Investing should be easy – just buy low and sell high – but most of us have trouble following that simple advice. There are principles and strategies that may enable you to put together an investment portfolio that reflects your risk tolerance, time horizon, and goals. Understanding these principles and strategies can help you avoid some of the pitfalls that snare some investors.
From the Dutch East India Company to Wall Street, the stock market has a long and storied history.
Getting what you want out of your money may require the right game plan.
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Clearing up confusion from the economic downturn following COVID-19 and how it might affect your financial strategy.
For some, the social impact of investing is just as important as the return, perhaps more important.
It's important to understand how inflation is reported and how it can affect investments.
This worksheet can help you estimate the costs of a four-year college program.
Successful sector investing is dependent upon an accurate analysis about when to rotate in and out.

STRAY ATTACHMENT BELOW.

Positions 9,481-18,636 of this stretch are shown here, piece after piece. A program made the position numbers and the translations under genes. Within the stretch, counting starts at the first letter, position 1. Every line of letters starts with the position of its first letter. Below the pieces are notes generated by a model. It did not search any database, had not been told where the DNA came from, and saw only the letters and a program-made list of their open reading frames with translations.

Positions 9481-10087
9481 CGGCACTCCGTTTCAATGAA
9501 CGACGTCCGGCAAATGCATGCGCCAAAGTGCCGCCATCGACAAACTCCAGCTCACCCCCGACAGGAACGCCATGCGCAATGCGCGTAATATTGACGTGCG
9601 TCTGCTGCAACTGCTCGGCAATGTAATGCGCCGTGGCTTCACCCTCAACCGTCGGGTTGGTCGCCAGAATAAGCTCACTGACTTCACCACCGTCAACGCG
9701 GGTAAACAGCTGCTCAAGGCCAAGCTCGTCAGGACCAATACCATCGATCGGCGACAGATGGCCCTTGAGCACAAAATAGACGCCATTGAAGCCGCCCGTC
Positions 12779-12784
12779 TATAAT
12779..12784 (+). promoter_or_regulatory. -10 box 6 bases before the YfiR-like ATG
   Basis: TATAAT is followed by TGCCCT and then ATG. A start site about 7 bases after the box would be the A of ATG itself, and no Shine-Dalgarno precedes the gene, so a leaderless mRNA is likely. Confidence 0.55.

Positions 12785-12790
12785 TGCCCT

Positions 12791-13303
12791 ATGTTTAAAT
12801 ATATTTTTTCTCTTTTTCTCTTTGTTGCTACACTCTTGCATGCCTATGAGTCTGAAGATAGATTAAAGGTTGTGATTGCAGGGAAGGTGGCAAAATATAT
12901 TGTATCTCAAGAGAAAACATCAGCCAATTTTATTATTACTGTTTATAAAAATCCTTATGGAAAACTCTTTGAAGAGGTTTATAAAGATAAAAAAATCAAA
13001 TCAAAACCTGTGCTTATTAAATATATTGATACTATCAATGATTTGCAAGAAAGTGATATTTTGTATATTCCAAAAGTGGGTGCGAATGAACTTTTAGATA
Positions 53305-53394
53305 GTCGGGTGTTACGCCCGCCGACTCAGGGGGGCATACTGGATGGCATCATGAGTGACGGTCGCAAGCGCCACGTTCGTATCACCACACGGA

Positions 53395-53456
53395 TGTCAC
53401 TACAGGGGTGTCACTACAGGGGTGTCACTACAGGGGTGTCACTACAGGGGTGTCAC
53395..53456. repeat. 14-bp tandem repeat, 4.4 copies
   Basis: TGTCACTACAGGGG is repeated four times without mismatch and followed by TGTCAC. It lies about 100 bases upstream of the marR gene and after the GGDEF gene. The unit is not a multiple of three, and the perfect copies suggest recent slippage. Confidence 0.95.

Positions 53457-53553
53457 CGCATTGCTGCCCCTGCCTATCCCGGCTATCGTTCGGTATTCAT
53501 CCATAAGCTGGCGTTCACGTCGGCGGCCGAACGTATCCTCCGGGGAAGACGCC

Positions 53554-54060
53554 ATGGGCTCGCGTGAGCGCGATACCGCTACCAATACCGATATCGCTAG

Over time, different investments' performances can shift a portfolio’s intent and risk profile. Rebalancing may be critical.
Determine if you are eligible to contribute to a traditional or Roth IRA.
This calculator can help you estimate how much you should be saving for college.
This calculator helps determine your pre-tax and after-tax dividend yield on a particular stock.
Use this calculator to better see the potential impact of compound interest on an asset.
This questionnaire will help determine your tolerance for investment risk.
Estimate the potential impact taxes and inflation can have on the purchasing power of an investment.
Principles that can help create a portfolio designed to pursue investment goals.
There are some smart strategies that may help you pursue your investment objectives
What are your options for investing in emerging markets?
You’ve made investments your whole life. Work with us to help make the most of them.
Agent Jane Bond is on the case, discovering how bonds diversify a portfolio.
Smart investors take the time to separate emotion from fact.
In the world of finance, the effects of the "confidence gap" can be especially apparent.
When markets shift, experienced investors stick to their strategy.